Application of High-Speed PIV Diagnostics for Simultaneous Investigation of Flow Field and Spark Ignited Flame inside an Optical SI Engine

Paper #:
  • 2017-01-0656

Published:
  • 2017-03-28
Citation:
Le, M., Furui, T., Nishiyama, A., and Ikeda, Y., "Application of High-Speed PIV Diagnostics for Simultaneous Investigation of Flow Field and Spark Ignited Flame inside an Optical SI Engine," SAE Int. J. Engines 10(3):917-927, 2017, https://doi.org/10.4271/2017-01-0656.
Pages:
11
Abstract:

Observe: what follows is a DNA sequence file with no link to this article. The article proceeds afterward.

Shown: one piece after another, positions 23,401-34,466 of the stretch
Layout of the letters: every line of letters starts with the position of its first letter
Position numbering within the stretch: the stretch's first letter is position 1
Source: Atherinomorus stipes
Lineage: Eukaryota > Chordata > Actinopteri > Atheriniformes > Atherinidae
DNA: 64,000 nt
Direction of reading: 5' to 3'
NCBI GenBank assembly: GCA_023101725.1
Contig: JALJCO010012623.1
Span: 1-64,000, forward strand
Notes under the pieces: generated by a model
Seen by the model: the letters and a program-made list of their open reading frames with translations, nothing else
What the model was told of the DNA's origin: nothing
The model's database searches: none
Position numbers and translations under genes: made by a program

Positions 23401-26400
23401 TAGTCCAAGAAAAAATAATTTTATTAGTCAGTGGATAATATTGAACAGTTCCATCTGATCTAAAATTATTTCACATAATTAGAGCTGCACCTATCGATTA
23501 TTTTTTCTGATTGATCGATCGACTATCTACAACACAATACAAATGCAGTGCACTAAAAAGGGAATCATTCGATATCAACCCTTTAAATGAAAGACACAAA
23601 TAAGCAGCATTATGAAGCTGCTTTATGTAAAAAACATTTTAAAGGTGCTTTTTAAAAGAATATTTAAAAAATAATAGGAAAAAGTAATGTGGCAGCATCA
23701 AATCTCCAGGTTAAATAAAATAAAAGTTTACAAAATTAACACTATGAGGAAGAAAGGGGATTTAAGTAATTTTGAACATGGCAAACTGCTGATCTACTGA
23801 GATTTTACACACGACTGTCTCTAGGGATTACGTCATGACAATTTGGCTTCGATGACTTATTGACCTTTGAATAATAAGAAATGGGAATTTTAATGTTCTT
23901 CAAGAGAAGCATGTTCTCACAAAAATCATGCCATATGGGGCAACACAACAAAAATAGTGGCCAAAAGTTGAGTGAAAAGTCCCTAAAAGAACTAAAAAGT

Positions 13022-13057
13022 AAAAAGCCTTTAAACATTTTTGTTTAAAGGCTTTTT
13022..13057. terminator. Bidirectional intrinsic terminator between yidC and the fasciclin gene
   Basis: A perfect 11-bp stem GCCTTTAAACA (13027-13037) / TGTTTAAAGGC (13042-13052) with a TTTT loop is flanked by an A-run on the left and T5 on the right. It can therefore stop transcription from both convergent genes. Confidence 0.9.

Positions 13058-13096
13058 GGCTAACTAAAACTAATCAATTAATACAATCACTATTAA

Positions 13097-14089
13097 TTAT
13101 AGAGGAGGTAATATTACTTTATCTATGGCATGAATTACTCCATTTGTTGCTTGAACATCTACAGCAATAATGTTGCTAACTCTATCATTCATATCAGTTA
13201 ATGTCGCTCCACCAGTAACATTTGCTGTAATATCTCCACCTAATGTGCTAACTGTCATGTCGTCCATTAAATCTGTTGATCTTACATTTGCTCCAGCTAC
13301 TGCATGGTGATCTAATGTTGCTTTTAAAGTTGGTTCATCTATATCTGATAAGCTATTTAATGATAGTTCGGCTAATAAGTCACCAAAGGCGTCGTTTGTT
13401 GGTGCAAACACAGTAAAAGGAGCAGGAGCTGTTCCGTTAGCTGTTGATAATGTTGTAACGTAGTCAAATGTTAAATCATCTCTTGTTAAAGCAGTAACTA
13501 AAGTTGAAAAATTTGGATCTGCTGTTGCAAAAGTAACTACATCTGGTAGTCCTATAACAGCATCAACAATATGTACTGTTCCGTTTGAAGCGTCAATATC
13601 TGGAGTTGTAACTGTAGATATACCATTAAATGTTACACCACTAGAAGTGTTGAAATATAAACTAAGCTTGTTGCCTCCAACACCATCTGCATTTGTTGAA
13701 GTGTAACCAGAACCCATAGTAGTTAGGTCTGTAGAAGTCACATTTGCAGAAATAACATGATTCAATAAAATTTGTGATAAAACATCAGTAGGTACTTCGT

High speed, time resolved Particle Image Velocimetry (PIV) diagnostics was applied to an optical SI engine to study the interactions between in-cylinder flow field and flame development. Optimisation and certain adaptations have been made to the diagnostic setup to enable time-resolved, simultaneous measurements of both PIV data and flame tomography imaging from the same original captured image set. In this particular study, interactions between flow and flame during lean-burn operating conditions at various tumble strength have been investigated and compared to a standard stoichiometric operation. Diagnostics were performed for both the vertical plane (x-y) and the horizontal plane (r-⊖) of the combustion chamber with a particular focus in the pent-roof area. Some major differences in the tumble flow-field prior to ignition has been observed between the lean and stoichiometric conditions. Moreover, lean flames show a high degree of convolution and distortion during the early growth period but start to round off in later development stages for higher tumble condition. In terms of flow-flame interactions, the strong stoichiometric flame induces a very high turbulence energy for a wide region of unburned charge all around its flame front. While the lean flame also induces high turbulence in the unburned region near its flame front, the size and scale of these regions are very small in comparison, and are limited to only certain sections of its flame front. However, in the horizontal plane, lean flames under higher tumble condition induces relative high turbulence energy for a wider region all around its flame front, similar to the stoichiometric flame case. These could be the explanation for lean-burn at higher tumble condition having improved CA50 timing and lower combustion variations. The captured data is also useful for engine development efforts to utilise the flow-flame interaction for more stable lean combustion.
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